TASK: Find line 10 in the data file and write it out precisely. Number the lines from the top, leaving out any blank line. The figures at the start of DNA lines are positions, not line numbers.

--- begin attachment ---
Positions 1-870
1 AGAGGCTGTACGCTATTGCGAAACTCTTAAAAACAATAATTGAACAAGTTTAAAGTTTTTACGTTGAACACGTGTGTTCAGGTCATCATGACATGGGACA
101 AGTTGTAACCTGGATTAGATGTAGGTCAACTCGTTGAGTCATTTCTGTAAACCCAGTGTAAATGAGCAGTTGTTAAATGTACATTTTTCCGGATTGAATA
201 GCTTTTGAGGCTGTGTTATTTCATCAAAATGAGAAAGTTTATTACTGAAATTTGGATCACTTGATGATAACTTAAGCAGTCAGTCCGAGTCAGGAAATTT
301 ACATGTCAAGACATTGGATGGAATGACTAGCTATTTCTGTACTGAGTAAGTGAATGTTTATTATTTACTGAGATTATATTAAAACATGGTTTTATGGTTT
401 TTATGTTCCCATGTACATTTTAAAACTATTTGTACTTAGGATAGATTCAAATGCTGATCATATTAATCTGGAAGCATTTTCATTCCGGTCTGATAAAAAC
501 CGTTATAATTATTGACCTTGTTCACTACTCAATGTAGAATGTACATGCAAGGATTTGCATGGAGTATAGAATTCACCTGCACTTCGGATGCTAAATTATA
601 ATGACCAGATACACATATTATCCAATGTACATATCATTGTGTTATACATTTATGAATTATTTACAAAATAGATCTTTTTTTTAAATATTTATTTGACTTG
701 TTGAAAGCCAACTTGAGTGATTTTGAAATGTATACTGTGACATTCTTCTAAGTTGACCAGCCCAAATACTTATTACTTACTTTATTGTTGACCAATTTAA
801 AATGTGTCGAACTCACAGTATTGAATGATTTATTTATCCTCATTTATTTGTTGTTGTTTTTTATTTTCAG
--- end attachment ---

801 AATGTGTCGAACTCACAGTATTGAATGATTTATTTATCCTCATTTATTTGTTGTTGTTTTTTATTTTCAG